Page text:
Christina Paxson, president of Brown University, explained the university’s reasoning for providing a “safe space” for students on the college campus in an op-ed published in The Washington Post.
“Freedom of expression is an essential component of academic freedom, which protects the ability of universities to fulfill their core mission of advancing knowledge,” said Paxson.
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“As scholars and students, our responsibility is to subject old truths to scrutiny and put forward new ideas to improve them.”
She never discussed, however, how this creation of a “safe space” intrudes on the space and rights of other people.
Paxson mentioned the history and definition of “safe space” and stated that Brown “proudly” provides this opportunity for students.
“The term emerged from the women’s movement nearly 50 years ago to refer to forums where women’s rights issues were discussed,” Paxson claimed. “Then it was extended to denote spaces where violence and harassment against the lesbian, gay, bisexual, transgender and queer community would not be tolerated, and then extended yet again to mean places where students from marginalized groups can come together to feel comfortable discussing their experiences and just being themselves.”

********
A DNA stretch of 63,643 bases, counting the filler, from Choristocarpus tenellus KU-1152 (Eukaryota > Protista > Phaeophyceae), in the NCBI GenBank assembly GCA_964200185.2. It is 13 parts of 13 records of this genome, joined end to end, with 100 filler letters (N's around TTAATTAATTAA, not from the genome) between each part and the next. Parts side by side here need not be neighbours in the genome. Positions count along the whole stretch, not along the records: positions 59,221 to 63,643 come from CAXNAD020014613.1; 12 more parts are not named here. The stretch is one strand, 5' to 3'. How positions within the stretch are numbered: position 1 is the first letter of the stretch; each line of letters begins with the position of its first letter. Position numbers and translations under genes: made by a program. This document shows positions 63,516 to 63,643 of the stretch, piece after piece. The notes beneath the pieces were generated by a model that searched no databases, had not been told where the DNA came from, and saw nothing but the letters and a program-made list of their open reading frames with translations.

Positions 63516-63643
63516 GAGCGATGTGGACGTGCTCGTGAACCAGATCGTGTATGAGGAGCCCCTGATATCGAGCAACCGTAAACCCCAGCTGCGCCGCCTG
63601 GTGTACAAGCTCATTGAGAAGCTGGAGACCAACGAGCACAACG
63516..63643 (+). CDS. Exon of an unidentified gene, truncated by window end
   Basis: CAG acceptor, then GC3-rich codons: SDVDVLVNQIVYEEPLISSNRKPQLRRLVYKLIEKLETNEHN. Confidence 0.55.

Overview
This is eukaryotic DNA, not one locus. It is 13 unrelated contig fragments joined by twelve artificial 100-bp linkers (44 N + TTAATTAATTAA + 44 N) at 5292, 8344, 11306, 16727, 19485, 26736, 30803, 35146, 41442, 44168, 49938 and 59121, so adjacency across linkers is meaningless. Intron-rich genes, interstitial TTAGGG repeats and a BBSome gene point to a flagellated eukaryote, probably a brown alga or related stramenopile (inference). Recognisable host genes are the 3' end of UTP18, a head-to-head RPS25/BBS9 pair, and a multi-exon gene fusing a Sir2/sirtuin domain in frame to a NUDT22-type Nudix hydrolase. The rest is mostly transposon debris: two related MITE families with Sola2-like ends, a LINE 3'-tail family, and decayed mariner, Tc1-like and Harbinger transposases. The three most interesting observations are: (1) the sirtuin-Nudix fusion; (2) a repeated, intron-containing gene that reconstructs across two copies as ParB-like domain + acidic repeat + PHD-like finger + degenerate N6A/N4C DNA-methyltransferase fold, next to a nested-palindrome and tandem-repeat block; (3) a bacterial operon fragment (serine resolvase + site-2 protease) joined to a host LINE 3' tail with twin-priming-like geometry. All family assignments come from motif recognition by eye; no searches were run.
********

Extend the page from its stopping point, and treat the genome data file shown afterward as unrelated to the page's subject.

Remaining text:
While acknowledging current political and social issues, Paxson said universities face the challenge of creating safe and just campuses while simultaneously living in a divided community — “moral responsibility” is necessary to properly deal with these issues.
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“At Brown, as at many institutions of higher education, we are not coddling our students — or limiting freedom of expression,” she said, straining to make the point.
“Instead, we are teaching them, encouraging them, and giving them the space to have the discussions that will make them better scholars and prepare them to best serve society.”